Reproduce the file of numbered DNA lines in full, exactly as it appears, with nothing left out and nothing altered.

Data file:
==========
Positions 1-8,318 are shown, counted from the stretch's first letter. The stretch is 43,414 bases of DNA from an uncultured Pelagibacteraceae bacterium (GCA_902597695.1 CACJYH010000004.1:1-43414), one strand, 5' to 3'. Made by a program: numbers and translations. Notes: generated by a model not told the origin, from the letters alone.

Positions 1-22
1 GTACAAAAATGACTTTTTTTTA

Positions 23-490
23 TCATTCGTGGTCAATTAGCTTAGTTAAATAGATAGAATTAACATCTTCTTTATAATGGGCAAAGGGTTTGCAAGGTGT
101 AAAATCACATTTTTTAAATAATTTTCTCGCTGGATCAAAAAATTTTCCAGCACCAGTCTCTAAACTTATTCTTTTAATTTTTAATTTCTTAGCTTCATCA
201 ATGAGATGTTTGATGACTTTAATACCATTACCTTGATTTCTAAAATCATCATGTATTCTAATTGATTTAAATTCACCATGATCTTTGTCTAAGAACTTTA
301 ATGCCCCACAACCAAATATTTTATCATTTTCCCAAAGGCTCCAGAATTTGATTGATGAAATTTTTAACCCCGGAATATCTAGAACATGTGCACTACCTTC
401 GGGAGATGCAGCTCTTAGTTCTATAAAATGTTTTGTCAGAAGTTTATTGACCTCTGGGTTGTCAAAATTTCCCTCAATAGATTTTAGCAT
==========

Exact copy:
Positions 1-8,318 are shown, counted from the stretch's first letter. The stretch is 43,414 bases of DNA from an uncultured Pelagibacteraceae bacterium (GCA_902597695.1 CACJYH010000004.1:1-43414), one strand, 5' to 3'. Made by a program: numbers and translations. Notes: generated by a model not told the origin, from the letters alone.

Positions 1-22
1 GTACAAAAATGACTTTTTTTTA

Positions 23-490
23 TCATTCGTGGTCAATTAGCTTAGTTAAATAGATAGAATTAACATCTTCTTTATAATGGGCAAAGGGTTTGCAAGGTGT
101 AAAATCACATTTTTTAAATAATTTTCTCGCTGGATCAAAAAATTTTCCAGCACCAGTCTCTAAACTTATTCTTTTAATTTTTAATTTCTTAGCTTCATCA
201 ATGAGATGTTTGATGACTTTAATACCATTACCTTGATTTCTAAAATCATCATGTATTCTAATTGATTTAAATTCACCATGATCTTTGTCTAAGAACTTTA
301 ATGCCCCACAACCAAATATTTTATCATTTTCCCAAAGGCTCCAGAATTTGATTGATGAAATTTTTAACCCCGGAATATCTAGAACATGTGCACTACCTTC
401 GGGAGATGCAGCTCTTAGTTCTATAAAATGTTTTGTCAGAAGTTTATTGACCTCTGGGTTGTCAAAATTTCCCTCAATAGATTTTAGCAT